Yesterday I only got one shot all afternoon and it wasn't much of one. Terrible thick stuff and only an instantaneous window of opportunity. Seemed almost a waste of ammo. I was sure I missed the rooster but Opal was gone quite a while. I continued to work the dogs back and forth through that garbage as the snow was full of tracks in there. About a quarter mile away as I rounded a corner in the cattle track my Brittany pup went nose down and froze. I was very close so I called Opal up to flush it. Figured it was probably a hen. She picked up a fine dead rooster. I would have never thought I could have killed that bird! But there it was and I'm the only guy who has hunted the place for days. I think Opal must have seen the rooster take a tumble when I shot. I sure didn't see anything. A few yards away I barely clipped another rooster two days earlier. We had to keep looking in horrible weather for more than hour. Finally Opal kicked it up but I couldn't shoot without hitting her. They went out of sight down the creek and I finally saw her racing around the neighbor's field. Walked the fence line and the Britt nailed it down in the tall grass. Perseverance may produce rewards. Or it may not. But it is an obligation both legally and ethically. Anyway, I just can't imagine hunting birds without a dog! Or living without one either.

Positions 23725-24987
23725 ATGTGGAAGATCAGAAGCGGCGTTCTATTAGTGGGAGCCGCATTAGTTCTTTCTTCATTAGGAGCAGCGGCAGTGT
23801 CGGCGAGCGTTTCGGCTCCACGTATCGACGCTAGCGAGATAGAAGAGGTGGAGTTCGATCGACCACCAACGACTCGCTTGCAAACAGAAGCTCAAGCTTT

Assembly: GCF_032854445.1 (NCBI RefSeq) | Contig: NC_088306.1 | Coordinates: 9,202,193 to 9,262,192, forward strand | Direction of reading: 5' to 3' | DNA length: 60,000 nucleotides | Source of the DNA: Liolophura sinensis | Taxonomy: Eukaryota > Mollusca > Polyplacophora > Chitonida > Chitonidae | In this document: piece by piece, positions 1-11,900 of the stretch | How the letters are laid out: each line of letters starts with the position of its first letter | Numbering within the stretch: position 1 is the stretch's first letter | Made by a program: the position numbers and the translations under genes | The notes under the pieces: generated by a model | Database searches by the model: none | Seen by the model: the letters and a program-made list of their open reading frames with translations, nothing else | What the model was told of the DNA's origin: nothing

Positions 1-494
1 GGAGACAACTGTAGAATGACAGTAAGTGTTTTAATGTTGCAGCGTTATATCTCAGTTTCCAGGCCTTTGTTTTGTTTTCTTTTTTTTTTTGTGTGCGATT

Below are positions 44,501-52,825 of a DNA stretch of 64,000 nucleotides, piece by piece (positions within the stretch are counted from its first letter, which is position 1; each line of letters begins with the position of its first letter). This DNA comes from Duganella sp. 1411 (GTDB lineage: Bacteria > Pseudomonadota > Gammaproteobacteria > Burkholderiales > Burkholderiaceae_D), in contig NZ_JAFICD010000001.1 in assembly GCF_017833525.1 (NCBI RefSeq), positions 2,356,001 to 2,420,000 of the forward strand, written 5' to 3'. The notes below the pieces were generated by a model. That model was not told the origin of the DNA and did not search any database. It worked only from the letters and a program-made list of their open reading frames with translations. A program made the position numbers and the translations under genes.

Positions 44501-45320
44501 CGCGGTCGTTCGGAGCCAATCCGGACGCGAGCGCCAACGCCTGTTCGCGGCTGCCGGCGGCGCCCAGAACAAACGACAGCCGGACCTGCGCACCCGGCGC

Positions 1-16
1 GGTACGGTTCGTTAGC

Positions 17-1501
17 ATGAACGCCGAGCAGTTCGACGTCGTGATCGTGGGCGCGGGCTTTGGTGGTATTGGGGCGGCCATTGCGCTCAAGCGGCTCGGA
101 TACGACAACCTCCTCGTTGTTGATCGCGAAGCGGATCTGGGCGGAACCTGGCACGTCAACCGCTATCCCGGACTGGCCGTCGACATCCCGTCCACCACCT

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from PbHead wrote 22 weeks 2 days ago

Good tips Phil. One thing I do for doves is to place three wind operated decoys on stakes to define my shooting area and to serve as markers for downed birds.

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from Dangle wrote 22 weeks 2 days ago

Good points, and good ethics from Phil as a hunter. Starts with someone with a good sense of values to start with. And my recommendation for limiting pheasants from running off and dying is to increase the shot size. When I reloaded 12 ga hulls my pheasant load was 1 3/8 oz. of #2 shot. Now I buy 20 ga shells 1 1/4 oz #4 shot. Thumps'um dead, and no more damage to meat than the popular #6 loads. Thumped 2 roosters yesterday, and my lab retrieved 2 dead birds.

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from Ontario Honker ... wrote 22 weeks 2 days ago

I should clarify: What irked me about the two slob hunters was that they had retrieved their truck and cleaned their birds before they even bothered to attempt looking for the lost honker. I may not get right after a goose that's finally cartwheeled to the ground a half mile away because I know it's not going anywhere and I have dogs. Haven't lost one to scavengers yet but this was a good lesson for me.

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from keithjoyner wrote 22 weeks 2 days ago

I was sure this was going to be take FIVE dogs with you. Wisely you preface your list with the "well trained" retriever comment. You must hunt where there are LOTS of other hunters that you don't want to disturb. Here in the west we often don't even see another hunter. Having a good hunting dog with you is like having the sky open up and the Almighty giving his blessing on your hunting endeavor. If you don't hunt birds with a dog, you are not being a responsible bird hunter, period! Plus, it's a whole lot more fun to have an enthusiastic hunting dog with you, and you'll feel much better at the end of your hunt, that you didn't lose many (if any) birds in the field.